Solicitation Charges - Why Paying Someone for Something May Be a Crime

We pay people every day for goods and services, but some services are illegal, and asking someone to do it is a crime. Here is what you need to know about solicitation charges:

  • What is "assignation?" Maryland's term for solicitation;
  • Solicitation charges, why it is illegal to pay someone to do something; And
  • Penalty for solicitation varies from minor to severe.

Assignation?? Isn't This About Solicitation Charges?… It Is. Maryland, Uses A Funny Term for It

Solicitation is a broad-based legal term in criminal law. It covers anytime anyone offers money for anything considered a criminal offense under state or federal law. So that means asking someone to murder a person, commit a robbery, or traffic drugs are considered a solicitation crime.

For this blog, we're going to stick to the solicitation for sex or assignation in Maryland. What type of medieval term is assignation, you ask? Well, it simply means making an appointment for or engaging in prostitution. Weird, we know, but that's what the Old Line state defines as a solicitation of prostitution.

Remember, the definition of assignation states "making an appointment," which is critical because you don't have sex to be charged with a solicitation crime. Most sting operations against prostitution by law enforcement arrest and charge people just for asking for sex in exchange for money.

But isn't that entrapment by the police? Entrapment could be a possible defense to a solicitation of a prostitution charge, but the burden of proof falls on the accused. An accuser has to show that they would not have engaged in the illegal act without law enforcement's urging. That is the problem with an entrapment defense when it comes to solicitation. Most offenders are looking for prostitution, eliminating the encouragement of undercover police.

If you can go to the store and buy groceries, why can't you purchase sex as consenting adults?

Transactions Between People Happen Daily, Why Would One Be Illegal?

Solicitation occurs every day at any time and place across the world. For example, a telemarketer right now is soliciting by calling someone and asking them to purchase whatever good or service they are selling.

Paying someone for sex is a crime (except in Nevada), but why? It all goes back to the basic definition of a solicitation crime; seeking someone out to commit a crime in return for payment.

Couldn't a 900 hotline be considered solicitation? So they're seeking out "phone sex," aren't they? Not exactly, although the allures are the pretty women or handsome men shown in the commercial, what they are selling is "conversation," not sex, so they can "solicit" callers to pay for a conversation with somebody.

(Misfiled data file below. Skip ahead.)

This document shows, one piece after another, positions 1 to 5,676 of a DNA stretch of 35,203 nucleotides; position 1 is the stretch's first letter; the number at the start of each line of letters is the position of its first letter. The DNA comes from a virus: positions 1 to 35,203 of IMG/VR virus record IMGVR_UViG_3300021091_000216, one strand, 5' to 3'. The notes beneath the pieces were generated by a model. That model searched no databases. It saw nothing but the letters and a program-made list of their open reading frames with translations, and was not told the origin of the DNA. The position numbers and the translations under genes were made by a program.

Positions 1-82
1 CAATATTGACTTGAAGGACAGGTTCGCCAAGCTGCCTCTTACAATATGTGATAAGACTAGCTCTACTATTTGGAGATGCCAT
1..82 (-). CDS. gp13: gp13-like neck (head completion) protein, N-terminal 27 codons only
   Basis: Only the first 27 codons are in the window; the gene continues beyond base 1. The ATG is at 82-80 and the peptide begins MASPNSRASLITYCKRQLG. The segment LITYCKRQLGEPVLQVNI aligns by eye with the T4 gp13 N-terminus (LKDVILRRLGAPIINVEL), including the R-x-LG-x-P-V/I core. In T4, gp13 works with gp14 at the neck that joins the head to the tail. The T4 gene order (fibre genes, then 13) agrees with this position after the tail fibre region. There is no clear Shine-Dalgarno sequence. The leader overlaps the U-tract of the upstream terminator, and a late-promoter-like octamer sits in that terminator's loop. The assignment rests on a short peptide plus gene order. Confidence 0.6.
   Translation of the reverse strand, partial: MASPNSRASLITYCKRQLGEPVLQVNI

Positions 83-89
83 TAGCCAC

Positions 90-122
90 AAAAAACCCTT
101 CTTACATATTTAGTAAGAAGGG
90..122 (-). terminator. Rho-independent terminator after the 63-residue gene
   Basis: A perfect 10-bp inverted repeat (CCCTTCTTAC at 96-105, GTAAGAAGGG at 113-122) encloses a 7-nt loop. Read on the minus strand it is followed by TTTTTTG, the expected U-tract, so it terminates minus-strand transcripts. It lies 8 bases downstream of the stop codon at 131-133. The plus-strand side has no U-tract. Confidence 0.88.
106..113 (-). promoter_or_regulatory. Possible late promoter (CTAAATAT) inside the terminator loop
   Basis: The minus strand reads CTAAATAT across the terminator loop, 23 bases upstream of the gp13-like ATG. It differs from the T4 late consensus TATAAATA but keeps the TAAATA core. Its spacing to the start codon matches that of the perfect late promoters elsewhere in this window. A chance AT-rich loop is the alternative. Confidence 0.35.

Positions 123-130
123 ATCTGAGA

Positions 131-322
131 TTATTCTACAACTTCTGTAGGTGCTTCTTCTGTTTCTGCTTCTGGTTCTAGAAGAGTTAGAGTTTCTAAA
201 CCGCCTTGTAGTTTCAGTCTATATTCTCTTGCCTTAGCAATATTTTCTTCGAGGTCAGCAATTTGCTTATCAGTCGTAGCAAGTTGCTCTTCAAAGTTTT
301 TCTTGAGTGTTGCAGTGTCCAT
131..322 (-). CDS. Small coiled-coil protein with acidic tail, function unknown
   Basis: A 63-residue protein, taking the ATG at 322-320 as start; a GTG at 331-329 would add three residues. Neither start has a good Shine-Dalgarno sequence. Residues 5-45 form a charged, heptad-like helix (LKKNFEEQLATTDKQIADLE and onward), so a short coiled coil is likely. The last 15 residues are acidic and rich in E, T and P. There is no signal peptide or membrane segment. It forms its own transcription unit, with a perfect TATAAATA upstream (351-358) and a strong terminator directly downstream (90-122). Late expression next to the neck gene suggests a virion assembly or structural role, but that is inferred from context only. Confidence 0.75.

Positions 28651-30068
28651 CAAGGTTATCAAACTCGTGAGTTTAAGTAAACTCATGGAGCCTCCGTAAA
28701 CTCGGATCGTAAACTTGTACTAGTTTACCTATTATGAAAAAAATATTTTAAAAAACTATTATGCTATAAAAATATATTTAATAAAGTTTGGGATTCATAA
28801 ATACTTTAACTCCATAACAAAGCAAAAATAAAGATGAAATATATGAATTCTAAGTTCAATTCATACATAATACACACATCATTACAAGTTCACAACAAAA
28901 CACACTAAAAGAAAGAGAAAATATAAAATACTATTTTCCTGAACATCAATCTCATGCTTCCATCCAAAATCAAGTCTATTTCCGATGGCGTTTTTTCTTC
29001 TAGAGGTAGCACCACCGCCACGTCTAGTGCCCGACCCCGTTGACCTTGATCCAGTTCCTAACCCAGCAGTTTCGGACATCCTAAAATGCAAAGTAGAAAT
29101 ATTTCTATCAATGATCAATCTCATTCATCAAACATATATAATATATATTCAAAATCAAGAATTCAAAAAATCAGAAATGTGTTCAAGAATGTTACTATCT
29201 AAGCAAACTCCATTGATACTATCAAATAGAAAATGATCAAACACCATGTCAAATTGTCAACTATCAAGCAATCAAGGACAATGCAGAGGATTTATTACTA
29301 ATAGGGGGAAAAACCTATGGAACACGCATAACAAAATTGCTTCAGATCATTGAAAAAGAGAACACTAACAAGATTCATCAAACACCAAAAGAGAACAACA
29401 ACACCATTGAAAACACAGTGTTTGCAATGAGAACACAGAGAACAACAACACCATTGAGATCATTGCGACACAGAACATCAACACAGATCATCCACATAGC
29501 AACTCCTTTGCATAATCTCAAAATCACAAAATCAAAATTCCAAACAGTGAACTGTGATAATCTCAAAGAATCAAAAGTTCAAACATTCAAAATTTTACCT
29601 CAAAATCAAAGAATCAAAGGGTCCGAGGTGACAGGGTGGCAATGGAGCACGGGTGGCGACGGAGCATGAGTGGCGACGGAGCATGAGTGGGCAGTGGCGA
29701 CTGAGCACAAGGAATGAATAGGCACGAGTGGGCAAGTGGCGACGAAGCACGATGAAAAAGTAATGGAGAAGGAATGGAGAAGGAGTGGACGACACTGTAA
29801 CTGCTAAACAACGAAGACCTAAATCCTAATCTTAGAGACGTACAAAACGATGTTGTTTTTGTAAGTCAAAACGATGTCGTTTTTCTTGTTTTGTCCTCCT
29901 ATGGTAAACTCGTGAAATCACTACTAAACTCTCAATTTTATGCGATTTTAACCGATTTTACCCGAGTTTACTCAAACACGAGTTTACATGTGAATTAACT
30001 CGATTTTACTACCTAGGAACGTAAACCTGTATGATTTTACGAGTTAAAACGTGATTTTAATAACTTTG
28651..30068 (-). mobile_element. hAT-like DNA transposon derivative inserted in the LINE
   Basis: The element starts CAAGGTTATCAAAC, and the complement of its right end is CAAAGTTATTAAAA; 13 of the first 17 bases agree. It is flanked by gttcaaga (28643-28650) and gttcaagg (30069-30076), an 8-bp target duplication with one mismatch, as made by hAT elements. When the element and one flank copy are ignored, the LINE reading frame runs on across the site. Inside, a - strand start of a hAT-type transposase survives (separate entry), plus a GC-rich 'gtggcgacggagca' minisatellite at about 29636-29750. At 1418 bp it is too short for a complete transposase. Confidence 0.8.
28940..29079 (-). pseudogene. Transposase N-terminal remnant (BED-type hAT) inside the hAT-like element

Since Maryland considers prostitution or selling yourself a crime, you can't ask someone to engage in it because that IS assignation or solicitation.

The actual act of sex does not have to be performed for police to arrest someone for solicitation. Again, only an appointment or request for sex in return for money is needed to make the arrest and press charges.

In the eyes of the law, a person can still be found guilty of solicitation even if the request was denied or never occurs.

Penalties Range From Minor to Severe

The punishments for solicitation intensify depending on the act solicited. For example, asking someone to murder a person has a stiffer penalty than soliciting a prostitute. But, there are varying degrees of soliciting prostitution that does have severe penalties.

An assignation charge is a misdemeanor in Maryland. It is punishable by up to a year in jail and up to a $500 fine. Soliciting a minor for sex is a felony, and the penalty is up to 25 years in prison and a fine of up to $15,000. This charge also requires registration as a sex offender.

Again, these are punishments for asking, not committing. Trouble comes from the simple question or solicits for the illegal act. Yes, soliciting a prostitute can cost some jail time, a moderate fine, and a slight mar on your reputation, but life does not dramatically alter because you solicited a prostitute.

Now, say the person you thought was a prostitute turns out to be a minor, and life gets very complicated. Prison time, not jail time, is possible, along with a hefty fine and the damning sex offender registry. Being a registered sex offender directly imposes restrictions on where a person can live or work, appoints curfews, and forbids contact with children. Not to mention the loss of friendships and relationships, too.

The impact of a solicitation charge does not have to be severe. Contact JC Law today for a free initial consultation into your case. Every case is different, and depending on the facts, there are many avenues to explore to defend your solicitation case. We have highly skilled sex crime lawyers ready to protect your rights.

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